Downtown - Fort Point - Leather District - Seaport neighborhood notes
Boston Chinatown Neighborhood Center’s Pao Arts Center will host the 2017 Asian Pacific American Youth Conference from 10:30 a.m. to 4 p.m. on Saturday, May 20 at One Greenway Building, 99 Kneeland St.
The theme is “Learn and Act,” with free workshops, performances and food for high school youth.
Contact Jeffrey Lau at www.bcnc.net or by calling 617-635-5129 to register and for more information.
Mayor Martin J. Walsh and the Parks and Recreation Department will host the 19th annual neighborhood coffee hour from 9:30 to 10:30 a.m. on Tuesday, May 23 at A Street Park, Fort Point.
Residents will enjoy coffee and breakfast treats from Dunkin’ Donuts and Whole Foods Market while they discuss open space and recreational needs with the mayor.
There will be prizes, including gift certificates, swan boat rides, free downtown parking and gift baskets. Attendees will receive a flowering plant grown in the city’s greenhouses.
Call 617-635-4505 for more information.
Summer in the city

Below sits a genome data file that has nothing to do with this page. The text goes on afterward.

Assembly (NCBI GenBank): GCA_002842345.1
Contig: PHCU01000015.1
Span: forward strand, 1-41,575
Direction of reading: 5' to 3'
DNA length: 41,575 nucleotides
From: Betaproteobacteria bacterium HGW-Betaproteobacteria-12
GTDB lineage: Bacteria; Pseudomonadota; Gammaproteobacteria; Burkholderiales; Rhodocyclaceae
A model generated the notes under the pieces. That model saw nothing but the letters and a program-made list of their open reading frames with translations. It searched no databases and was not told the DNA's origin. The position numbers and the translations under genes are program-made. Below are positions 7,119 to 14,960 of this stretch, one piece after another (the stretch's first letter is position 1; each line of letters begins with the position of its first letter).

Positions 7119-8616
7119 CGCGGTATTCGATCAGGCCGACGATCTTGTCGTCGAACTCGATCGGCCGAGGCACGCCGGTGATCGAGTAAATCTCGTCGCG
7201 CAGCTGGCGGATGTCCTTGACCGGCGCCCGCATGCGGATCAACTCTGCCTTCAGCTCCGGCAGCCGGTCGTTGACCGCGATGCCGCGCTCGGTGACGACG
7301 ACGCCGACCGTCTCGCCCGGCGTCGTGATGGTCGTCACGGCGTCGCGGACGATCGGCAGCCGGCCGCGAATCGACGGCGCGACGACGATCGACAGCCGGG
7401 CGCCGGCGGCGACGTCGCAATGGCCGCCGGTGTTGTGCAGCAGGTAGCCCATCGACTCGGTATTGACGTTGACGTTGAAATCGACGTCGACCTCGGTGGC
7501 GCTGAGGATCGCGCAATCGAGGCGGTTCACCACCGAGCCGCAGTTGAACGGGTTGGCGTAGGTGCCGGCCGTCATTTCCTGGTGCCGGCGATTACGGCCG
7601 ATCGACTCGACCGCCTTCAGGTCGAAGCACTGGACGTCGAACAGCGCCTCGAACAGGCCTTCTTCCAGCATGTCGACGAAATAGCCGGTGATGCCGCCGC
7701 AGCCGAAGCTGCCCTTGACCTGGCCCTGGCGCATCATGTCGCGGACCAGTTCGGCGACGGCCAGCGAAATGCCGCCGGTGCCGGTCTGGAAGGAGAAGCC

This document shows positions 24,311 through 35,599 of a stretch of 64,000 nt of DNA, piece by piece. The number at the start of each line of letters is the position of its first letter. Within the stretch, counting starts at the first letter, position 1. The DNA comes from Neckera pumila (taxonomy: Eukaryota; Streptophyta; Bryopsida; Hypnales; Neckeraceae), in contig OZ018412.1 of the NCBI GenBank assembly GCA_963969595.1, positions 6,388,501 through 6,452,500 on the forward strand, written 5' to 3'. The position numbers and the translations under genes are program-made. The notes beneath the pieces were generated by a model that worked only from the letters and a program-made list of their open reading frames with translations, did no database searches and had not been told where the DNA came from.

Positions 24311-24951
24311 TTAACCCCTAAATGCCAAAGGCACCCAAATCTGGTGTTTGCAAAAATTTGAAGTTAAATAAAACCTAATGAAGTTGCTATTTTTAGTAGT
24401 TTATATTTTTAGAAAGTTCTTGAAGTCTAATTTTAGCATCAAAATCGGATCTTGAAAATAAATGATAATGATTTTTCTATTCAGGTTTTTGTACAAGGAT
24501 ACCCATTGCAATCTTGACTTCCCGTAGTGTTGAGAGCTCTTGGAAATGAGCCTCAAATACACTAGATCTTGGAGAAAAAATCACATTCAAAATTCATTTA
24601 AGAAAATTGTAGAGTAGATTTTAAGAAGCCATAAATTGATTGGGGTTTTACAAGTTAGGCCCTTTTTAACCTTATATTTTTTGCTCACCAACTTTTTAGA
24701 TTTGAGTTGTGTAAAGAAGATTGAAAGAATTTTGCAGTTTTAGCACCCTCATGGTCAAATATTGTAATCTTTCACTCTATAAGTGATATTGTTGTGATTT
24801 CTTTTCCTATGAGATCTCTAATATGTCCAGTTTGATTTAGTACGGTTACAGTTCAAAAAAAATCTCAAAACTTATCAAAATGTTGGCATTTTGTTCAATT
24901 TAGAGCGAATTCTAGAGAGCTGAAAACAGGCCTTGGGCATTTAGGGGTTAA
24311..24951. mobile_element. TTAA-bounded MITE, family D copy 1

Berklee College of Music will present free Berklee Summer in the City concerts from noon to 2 p.m. on Tuesdays and Thursdays at 100 Summer St.
Boston-based mandolinist Ethan Setiawan will entertain on May 23 and 25. Visit www.berklee.edu for more information.
The Boston Ballet School will present its annual Next Generation performance at 7 p.m. on Wednesday, May 24 at the Boston Opera House, 539 Washington St.
The program will include the pas de deux in “Giselle;” “Strut,” a world premiere by Harvard dance director and choreographer Jill Johnson; George Balanchine’s “Walpurgisnacht” and Jaime Sierra’s “Legion.”
Featured will be students from all levels of the pre-professional program, dancers from Boston Ballet II and members of the Boston Philharmonic Youth Orchestra.
Tickets start at $29. For more information, visit www.bostonballet.org or call 617-695-6955.
Government and community